Painful—not pleasant—to see and to understand
That what I took for education in America
Is not worth much at all, much of it an empty show.
Even worse, my “education” was not worth much,
Although I had some good teachers and professors.
Were we deceived, or did we deceive ourselves,
Thinking that we were “educated,” had some learning,
But in reality, we are clever fools and often scoundrels?
Having graduated from high school, from undergraduate university studies, from “earning” a Master’s and then a doctorate (Ph.D); and having studied in the monastery and an additional three or four years of graduate work in theology for ordination—I must ask: Was it worthwhile? How much money was spent on this “education”? More importantly, how many years of my life were to some degree wasted being “educated,” but not truly becoming educated in any real sense of the word? What could I have done with my life that would have been more worthwhile than “earning degrees,” especially in so-called “political science”?
“There’s no use crying over spilled milk.” Now in my seventieth year, I surely cannot redeem so much lost time, or make good on this so-called “education.” On the other hand, I am genuinely thankful for some things I learned, and for some of the good teachers who sought to inspire, instruct, guide me in learning. My mind often returns to Miss Bradley and Miss Stevenson, grades 5 and 6 at P.S. 15 in Crestwood, New York. These two matronly, unmarried women were genuine teachers, and surely helped to educate me in a good sense. And I had other teachers in school, high school, at in the universities at which I studied who were educators, and not mere instructors. And I studied a number of works that were well worth my time—Greek tragedy, Shakespeare, Aristotle’s Ethics, Plato’s dialogues, the Hebrew and Christian scriptures, some other works of philosophy and theology. The study of classical Greek was some of the most useful learning I did (as well as studying Latin, Spanish, French, and German). So not everything was wasted by any means.
What is it I missed? Growing up. I missed the development of practical skills, and learning common sense through physical work and dealing with people outside of “academia.” I learned virtually no skill with my hands, other than typing, and a little keyboard work. What I really missed was a solid personal, emotional, moral foundation from home life, and then opportunities to develop “life skills” learned. My early life and upbringing were so disordered and often painful that it nearly guaranteed that anything learned would be “bookish,” and not of much use to one so stunted within. I could say, “I tried,” but as one hears in AA, “triers are liars.” So I shall not claim that I actually tried. On the contrary, often I wasted time and “goofed off” in my “education,” and rarely was I challenged to work hard, truly to apply myself to studying. Hence, overall, much of this “education” was for me a waste of time, and much of that is my own fault.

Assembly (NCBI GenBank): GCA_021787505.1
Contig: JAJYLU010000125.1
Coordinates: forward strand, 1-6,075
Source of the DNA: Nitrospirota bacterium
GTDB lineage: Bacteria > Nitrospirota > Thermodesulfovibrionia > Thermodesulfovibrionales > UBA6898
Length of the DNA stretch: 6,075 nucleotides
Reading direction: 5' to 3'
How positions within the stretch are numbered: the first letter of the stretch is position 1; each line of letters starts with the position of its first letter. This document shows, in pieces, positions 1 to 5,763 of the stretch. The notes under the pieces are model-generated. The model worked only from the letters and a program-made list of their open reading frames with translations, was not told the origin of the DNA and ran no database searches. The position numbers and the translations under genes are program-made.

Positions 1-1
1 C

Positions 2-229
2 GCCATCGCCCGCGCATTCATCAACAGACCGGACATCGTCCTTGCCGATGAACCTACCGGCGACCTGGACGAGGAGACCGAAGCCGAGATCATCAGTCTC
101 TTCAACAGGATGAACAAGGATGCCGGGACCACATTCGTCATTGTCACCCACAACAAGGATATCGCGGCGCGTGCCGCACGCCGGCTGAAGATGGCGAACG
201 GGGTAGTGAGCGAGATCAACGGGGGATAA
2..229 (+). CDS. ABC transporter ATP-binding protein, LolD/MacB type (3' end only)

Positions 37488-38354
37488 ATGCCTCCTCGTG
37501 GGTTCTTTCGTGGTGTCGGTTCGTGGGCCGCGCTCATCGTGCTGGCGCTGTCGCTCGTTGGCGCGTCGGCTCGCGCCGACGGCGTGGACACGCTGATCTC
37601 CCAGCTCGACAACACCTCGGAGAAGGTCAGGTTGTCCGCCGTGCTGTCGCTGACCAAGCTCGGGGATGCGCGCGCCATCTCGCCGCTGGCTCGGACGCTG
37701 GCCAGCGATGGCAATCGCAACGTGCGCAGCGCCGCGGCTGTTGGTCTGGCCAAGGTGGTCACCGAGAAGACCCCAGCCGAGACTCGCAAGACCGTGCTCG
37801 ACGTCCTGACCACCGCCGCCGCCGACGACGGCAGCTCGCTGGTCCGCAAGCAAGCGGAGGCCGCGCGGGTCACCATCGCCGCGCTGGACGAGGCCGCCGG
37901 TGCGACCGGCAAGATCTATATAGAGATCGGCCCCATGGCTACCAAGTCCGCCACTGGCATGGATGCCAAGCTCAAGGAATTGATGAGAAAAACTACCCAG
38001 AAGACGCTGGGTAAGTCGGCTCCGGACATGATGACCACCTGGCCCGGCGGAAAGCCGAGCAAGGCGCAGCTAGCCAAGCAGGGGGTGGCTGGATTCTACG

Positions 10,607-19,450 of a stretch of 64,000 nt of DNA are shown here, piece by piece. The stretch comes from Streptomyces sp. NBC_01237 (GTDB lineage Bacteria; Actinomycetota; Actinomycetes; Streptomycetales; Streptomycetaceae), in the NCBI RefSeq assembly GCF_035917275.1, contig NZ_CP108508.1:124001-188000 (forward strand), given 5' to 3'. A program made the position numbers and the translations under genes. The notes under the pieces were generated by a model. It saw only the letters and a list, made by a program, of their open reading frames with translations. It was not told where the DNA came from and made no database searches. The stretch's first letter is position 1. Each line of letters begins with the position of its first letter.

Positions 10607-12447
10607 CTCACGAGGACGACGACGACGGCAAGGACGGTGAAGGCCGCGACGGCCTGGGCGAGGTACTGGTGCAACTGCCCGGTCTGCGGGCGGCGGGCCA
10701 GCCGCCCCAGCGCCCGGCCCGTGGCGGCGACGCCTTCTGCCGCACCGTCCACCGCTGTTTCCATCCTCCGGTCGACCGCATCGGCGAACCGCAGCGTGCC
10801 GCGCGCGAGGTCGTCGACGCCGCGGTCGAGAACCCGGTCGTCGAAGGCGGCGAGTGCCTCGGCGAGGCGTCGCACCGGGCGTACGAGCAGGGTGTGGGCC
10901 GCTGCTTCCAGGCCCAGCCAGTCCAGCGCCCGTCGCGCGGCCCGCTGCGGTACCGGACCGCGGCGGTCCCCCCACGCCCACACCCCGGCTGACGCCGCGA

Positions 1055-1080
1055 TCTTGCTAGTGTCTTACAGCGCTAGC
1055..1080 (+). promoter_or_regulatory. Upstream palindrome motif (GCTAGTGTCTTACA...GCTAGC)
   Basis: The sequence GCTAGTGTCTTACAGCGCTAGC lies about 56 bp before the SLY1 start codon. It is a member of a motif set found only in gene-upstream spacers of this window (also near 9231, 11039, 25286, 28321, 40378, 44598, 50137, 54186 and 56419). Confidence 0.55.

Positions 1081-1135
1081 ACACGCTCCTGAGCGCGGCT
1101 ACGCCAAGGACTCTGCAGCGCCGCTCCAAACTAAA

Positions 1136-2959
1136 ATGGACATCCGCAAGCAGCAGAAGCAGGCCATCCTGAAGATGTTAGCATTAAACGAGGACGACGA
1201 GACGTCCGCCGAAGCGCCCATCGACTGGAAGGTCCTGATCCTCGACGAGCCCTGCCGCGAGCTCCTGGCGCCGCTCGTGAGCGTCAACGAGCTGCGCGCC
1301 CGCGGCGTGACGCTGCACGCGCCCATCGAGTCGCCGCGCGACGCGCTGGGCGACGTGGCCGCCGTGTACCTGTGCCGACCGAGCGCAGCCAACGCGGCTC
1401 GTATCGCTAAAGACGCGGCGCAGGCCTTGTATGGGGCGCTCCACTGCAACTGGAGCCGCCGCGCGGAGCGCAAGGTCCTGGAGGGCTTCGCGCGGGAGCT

More than this I need not write at this time. Anything said about education in America may be painful to hear, so I limit myself now to a few sentences:
Much of what is offered in our schools and universities is propaganda and a con game. Why do so many students attend colleges and universities, and learn so little? What they receive is very expensive brain-washing, and a removal from the kinds of work in life in which young people might properly grow up and mature. Education in America is largely a vast effort of malformation. Enough said for the present.
Wm. Paul McKane
17 February 2020
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